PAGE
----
It was all about Brexit for the British pound as traders and Parliament navigated through several crucial Brexit votes this past week.
United Kingdom Headlines and Economic data
- UK economy stalls despite strong January
- Cox says risk of UK being stuck in backstop remains
- Theresa May’s Brexit divorce deal fails once again in Parliament
- MPs vote to reject no-deal Brexit
- MPs vote 164-374 against ‘Plan C’ Malthouse compromise
- MPs support Brexit delay but reject second referendum
- UK house price growth weakest since 2011 as Brexit nears – RICS
Major Market Drivers for the British Pound
Based on the apparent uniform price action in chart overlay of Sterling pairs above, it looks like counter currency and global risk sentiment played only a minor role of setting the pecking order to which currencies performed the worst against Sterling. That title goes to the safe havens as global risk sentiment was in risk-on mode for the week, arguably on several factors including positive surprises from this week’s top tier global economic reports (most notably a bounce back in U.S. retail sales and the latest U.K. GDP report) and likely from the latest Brexit developments pointing to the avoidance of the worst case scenario. We also got positive signs from the ongoing U.S.-China trade situation and the potential stimulus moves as China plans to reform its foreign investment laws and vows new tax cuts.
Nope, the price action suggests it was all about Brexit, and since here’s really way too much to cover this week on Brexit developments we’ll just stick to the big moves in Sterling and the outcomes of the major votes. For those who want a play-by-play of the Brexit action, The Guardian provides live updates that you can check out if you want to follow every single news headline.
On Monday, we saw a broad rally in Sterling pairs without a seemingly direct catalyst, but arguably it could have been on speculation that the vote on Prime Minister Theresa May’s Brexit deal would be provisional, not meaningful (which was later rebuked by Theresa May), and possibly on the idea that Parliament will take control of Brexit from the PM if the deal was rejected.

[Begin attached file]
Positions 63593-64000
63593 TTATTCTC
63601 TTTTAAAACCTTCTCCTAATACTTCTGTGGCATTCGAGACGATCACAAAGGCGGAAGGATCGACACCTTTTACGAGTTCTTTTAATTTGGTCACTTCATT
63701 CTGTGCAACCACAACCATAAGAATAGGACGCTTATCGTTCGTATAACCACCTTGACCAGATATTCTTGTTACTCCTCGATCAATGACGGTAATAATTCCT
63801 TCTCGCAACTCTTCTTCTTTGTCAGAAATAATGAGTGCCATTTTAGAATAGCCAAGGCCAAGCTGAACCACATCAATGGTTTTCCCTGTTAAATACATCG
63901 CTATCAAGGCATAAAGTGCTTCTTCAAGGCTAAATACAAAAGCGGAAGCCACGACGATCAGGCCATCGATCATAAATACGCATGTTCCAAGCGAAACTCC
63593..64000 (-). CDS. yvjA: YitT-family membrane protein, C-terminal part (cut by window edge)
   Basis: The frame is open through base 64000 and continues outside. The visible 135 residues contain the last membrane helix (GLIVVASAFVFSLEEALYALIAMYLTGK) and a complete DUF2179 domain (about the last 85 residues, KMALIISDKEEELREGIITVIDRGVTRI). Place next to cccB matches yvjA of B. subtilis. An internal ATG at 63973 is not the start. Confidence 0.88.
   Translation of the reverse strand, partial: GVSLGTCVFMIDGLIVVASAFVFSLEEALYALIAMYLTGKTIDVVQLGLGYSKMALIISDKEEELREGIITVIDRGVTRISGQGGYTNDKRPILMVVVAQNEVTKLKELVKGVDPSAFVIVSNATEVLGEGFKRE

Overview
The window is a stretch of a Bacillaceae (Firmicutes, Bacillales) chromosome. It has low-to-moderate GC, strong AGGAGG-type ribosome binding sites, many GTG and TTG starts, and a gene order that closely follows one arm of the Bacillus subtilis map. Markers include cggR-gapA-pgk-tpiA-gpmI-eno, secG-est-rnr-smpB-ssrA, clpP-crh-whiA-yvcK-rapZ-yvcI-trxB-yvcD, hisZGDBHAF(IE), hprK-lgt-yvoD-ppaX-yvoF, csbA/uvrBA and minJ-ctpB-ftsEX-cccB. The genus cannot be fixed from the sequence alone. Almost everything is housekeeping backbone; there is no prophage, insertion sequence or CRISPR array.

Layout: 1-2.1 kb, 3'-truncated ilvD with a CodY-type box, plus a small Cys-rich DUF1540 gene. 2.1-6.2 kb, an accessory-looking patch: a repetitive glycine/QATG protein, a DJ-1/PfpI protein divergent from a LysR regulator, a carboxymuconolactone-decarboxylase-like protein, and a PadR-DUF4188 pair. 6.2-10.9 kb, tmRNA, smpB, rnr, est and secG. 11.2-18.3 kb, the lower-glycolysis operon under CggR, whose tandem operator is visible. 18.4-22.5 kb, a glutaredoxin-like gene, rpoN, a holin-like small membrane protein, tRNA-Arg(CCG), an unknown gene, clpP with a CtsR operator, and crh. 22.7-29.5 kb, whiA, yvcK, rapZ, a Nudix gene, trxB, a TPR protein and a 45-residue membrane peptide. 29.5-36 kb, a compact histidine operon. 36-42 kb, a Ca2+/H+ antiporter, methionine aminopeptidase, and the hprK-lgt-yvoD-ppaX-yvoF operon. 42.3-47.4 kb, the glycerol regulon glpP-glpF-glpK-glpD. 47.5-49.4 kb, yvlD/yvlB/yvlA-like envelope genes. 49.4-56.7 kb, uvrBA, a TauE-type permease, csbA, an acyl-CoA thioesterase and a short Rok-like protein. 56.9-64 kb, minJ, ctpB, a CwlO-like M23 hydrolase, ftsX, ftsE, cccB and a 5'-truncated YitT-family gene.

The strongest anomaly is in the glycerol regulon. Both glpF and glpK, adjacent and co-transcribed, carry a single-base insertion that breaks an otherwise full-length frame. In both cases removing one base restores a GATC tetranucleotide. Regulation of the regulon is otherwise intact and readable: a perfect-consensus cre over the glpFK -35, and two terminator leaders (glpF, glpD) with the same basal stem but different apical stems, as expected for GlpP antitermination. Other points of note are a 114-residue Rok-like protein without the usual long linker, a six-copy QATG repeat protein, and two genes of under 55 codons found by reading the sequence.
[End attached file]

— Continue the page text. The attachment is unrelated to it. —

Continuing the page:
Sterling reversed course on Tuesday on the opinion from Britain’s Attorney General Geoffrey Cox that the legal risks to Brexit still remain and that the latest version of Theresa May’s deal didn’t give Britain a legal means of exiting the “Irish backstop” arrangements unilaterally. This obviously had traders pricing in a lower probability that lawmakers who were on the fence were now not likely to vote in favor of the deal.
After Theresa May’s deal was defeated once again late Tuesday, pound pairs caught a bid on Wednesday during the morning London session, again with seemingly no direct catalyst. It’s possible that traders began to price in the the highly probable rejection of a no-deal Brexit to be voted on later in the session, and the rising odds of a Brexit extension passing that would be voted on Thursday. A no-deal Brexit was rejected late in the U.S. trading session, sparking one final push higher in British pound pairs to intraweek highs.
From that point on, volatility remained high among Sterling pairs but failed to produced any addition directional moves as Parliament voted to extend article 50 on Thursday, which was highly anticipated and obviously priced in before and after the no-deal Brexit vote. Sterling pairs remained choppy but they still closed the week strong on the idea that the worst case scenario (a no-deal Brexit) has been avoided, once again putting the British pound in the top spot against the major currencies for the week.